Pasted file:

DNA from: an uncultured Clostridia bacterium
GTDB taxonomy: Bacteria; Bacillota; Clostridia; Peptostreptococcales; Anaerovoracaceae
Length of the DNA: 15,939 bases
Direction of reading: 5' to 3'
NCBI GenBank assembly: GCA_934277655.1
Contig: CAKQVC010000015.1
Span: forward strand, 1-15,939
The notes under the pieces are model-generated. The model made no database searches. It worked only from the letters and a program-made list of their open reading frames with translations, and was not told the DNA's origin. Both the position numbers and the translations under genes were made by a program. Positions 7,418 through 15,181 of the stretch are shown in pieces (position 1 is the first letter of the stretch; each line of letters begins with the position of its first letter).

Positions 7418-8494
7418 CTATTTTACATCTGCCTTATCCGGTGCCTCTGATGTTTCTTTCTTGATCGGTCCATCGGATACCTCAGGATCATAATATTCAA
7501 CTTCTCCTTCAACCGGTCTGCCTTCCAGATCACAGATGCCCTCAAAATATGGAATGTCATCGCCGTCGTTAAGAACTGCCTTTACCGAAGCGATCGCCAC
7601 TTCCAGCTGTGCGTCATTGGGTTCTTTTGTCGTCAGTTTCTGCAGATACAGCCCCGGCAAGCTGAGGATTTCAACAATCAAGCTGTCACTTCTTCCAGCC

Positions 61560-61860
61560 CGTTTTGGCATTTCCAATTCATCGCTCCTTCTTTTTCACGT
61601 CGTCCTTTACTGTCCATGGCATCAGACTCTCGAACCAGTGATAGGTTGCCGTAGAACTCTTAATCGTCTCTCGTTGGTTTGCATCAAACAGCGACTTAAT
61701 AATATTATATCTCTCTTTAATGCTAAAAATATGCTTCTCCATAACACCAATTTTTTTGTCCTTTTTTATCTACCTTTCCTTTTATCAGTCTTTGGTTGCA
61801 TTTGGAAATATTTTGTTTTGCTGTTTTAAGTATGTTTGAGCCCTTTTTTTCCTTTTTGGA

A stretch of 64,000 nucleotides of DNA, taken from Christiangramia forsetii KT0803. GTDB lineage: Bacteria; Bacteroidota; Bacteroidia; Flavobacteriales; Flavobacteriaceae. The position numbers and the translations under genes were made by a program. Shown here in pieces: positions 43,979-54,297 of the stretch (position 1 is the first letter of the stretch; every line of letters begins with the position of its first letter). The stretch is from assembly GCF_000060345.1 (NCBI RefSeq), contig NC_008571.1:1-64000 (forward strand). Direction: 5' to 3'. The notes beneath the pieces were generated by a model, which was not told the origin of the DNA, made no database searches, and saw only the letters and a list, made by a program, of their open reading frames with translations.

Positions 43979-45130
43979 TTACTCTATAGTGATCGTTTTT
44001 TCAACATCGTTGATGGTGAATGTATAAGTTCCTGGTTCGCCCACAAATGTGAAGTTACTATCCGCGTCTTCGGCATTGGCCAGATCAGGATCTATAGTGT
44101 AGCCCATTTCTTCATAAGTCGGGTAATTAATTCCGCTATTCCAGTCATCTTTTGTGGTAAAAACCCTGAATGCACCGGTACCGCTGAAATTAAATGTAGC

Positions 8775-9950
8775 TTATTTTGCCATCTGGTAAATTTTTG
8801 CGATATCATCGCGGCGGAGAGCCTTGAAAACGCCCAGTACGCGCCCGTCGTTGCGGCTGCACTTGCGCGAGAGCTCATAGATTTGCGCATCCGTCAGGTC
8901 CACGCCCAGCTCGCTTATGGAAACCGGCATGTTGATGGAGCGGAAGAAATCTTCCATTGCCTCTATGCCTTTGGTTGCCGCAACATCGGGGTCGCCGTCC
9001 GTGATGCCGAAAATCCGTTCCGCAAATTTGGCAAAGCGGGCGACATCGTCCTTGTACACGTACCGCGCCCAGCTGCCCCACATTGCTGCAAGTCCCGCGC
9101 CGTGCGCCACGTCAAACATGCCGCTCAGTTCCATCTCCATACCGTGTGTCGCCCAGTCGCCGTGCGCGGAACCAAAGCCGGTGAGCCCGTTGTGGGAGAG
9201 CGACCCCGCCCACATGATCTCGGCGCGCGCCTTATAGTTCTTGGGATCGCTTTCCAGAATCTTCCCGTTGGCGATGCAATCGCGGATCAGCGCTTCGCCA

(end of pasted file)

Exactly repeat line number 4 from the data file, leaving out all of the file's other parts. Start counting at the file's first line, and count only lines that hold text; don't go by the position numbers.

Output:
Direction of reading: 5' to 3'